And I agree with Readingr, I understand what you are saying and I still disagree. It's great that you want to do what you think is right. I respect that. Post processing, witches and all, is still a part of the photographic process. In an inch, in a mile.
    Erik Williams

    Olympus E3, E510
    12-60 SWD, 50-200 SWD, 50 f/2 macro, EX25, FL36's and an FL50r.

  10. #60
    To Capture the Mind! MarcusK's Avatar
    Join Date
    Jul 2006
    Location
    Lebanon / The World
    Posts
    686

    Re: A little rant #2

    What i simply do not understand is why this has turned as such!

    We have all made very interesting points that we each could back up, but we haven't REALLY listened to each other...

    I will try to make this clear (and trog correct me if i'm wrong) by using Brent's Devil Hands, and the Cloned Witch Project...

    The devil's hands was a mix of 2 arts... and was presented as such.... the CLoned witch Project, was shot, and then, after realizing how dull the image was, or relatively so, a witch was added in order to make a photo....what i earlier addressed as moment...

    As such, a photojournalist taking a specific angle, and using available light to show their "view" of an event is one thing (which is not being discussed directly here).... but a photojopurnalist, Photoshopping a nuke, behind protesters, is NOT journalism and NOT photography....

    The photo critique here, when you present images, is judging what? that is the main question brought upon, by mike's unfortunate run with the judge... We are supposed to judge what is being presented....as it is presented....

    Ronnoco, in many of your arguments in the critique section, you would argue according to WHAT the author of the image said about it....if he/she says it is lifestyle, and everyone compliments the effort, you would jump in saying it is not a lifestyle image (just an example coz i cant find the threads i wanted) You would scrutinize the photo according to its title, and type....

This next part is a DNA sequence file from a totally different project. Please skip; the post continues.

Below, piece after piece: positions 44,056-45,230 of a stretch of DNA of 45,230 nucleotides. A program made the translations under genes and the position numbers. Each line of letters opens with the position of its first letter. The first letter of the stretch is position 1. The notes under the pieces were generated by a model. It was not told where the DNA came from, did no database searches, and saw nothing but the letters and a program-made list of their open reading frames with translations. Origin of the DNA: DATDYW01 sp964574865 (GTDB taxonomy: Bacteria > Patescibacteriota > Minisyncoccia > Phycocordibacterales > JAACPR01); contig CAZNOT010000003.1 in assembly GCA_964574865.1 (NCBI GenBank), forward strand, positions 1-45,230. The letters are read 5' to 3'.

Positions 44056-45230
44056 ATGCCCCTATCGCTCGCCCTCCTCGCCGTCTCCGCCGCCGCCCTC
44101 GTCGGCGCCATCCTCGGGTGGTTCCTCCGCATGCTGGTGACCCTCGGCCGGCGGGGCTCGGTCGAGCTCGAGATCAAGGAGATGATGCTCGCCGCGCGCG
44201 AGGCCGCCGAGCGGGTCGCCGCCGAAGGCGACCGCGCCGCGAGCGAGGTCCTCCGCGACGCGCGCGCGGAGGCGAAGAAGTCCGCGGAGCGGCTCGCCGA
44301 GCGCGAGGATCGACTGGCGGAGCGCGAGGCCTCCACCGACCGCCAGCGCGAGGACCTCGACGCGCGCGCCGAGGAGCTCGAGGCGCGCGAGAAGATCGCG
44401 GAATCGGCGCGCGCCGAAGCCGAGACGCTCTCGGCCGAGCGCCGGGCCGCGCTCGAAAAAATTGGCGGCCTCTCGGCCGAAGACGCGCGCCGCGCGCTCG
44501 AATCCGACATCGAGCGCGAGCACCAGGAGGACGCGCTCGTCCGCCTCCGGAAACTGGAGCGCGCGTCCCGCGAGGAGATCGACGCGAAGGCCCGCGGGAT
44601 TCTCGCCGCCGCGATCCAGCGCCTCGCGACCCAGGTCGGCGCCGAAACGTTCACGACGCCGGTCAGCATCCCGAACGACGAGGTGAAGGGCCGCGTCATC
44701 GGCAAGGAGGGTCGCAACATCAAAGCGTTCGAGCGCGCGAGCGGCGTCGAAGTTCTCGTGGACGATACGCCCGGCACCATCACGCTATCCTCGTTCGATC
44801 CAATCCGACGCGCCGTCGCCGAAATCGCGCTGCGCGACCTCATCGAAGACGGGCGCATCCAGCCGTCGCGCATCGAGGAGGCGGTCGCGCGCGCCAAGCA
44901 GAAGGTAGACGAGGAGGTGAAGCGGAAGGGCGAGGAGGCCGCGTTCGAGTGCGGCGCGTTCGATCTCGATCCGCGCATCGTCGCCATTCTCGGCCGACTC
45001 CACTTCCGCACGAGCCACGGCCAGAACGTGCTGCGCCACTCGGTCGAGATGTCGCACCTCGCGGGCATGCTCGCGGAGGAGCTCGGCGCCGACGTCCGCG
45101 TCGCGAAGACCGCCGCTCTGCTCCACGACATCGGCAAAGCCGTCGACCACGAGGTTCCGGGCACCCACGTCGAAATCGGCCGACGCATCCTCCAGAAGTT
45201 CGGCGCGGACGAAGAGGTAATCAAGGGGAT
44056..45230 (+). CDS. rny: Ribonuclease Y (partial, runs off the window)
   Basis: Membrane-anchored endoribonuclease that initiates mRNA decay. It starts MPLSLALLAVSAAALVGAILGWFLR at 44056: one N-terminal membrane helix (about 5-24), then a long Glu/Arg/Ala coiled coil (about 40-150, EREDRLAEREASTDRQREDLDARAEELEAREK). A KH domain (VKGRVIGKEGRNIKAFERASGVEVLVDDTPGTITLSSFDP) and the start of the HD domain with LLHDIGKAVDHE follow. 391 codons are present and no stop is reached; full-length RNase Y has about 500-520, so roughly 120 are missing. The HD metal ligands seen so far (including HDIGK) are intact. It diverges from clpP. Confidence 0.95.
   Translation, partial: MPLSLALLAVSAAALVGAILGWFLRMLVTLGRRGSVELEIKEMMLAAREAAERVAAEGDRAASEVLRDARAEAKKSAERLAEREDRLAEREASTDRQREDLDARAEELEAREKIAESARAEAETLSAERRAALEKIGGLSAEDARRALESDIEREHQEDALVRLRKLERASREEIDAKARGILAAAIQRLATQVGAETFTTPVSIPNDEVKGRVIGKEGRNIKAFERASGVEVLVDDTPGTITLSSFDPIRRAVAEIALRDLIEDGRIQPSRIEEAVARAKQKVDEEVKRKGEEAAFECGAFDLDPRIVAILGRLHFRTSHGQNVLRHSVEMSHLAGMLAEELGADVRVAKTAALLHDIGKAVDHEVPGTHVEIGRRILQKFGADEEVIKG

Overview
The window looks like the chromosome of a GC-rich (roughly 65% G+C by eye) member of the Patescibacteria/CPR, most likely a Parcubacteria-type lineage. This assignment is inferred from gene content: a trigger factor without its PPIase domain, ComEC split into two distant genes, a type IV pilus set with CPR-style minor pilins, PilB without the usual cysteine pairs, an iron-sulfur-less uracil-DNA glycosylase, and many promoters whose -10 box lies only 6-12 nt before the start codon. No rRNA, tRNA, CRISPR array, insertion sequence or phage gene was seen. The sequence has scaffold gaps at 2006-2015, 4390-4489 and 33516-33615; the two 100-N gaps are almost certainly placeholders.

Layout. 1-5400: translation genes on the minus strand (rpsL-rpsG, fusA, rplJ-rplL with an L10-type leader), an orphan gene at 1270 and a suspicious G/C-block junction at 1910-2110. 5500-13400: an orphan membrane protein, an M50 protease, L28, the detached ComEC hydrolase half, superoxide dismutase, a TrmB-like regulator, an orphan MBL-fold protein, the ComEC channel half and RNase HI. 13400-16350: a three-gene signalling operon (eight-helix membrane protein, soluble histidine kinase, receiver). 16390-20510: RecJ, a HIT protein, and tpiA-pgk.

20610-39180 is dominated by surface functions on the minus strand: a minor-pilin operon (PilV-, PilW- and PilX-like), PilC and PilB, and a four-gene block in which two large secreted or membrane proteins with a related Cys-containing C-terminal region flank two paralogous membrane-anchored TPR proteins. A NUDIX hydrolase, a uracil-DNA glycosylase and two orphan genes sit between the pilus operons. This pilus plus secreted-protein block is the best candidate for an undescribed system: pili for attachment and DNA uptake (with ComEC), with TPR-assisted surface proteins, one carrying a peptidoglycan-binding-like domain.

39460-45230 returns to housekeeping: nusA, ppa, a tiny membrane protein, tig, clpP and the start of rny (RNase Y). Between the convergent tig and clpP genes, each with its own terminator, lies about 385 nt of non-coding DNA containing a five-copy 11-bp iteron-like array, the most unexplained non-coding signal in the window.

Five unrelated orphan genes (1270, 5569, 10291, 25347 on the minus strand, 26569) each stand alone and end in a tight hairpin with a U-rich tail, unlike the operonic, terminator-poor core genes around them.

Therefore, no one argues when you present the image accordingly...so i can not judge brent's Devil's hands by saying you should have lit the eyes better.....but i would judge his photographic abilities at the right place....the model only....then talk about the added elements....His was presented for what it was...

    As for the Cloned Witch Project, that is simply saying judge my photographic abilities.... no mention of added elements (i do understand the reason to want to judge your PS abilities..and the best way to do that is remain silent about them).... Although the vision of the photographer is better (if the added elements work) THAT is not photography...or at least could not be judged as such!

    As for the National Geographic, well that just goes to say....they are supposedly reporting, documenting, and they should bring things as they are.... On the other on could argue, that since they showed this information, they were being honest with you....and therefore their effort i believe is to make the magazine or nature as appealing as possible to the world! And i think many organizations that try to make the world a better place should try to make their image better by indulging in some "plastic surgery"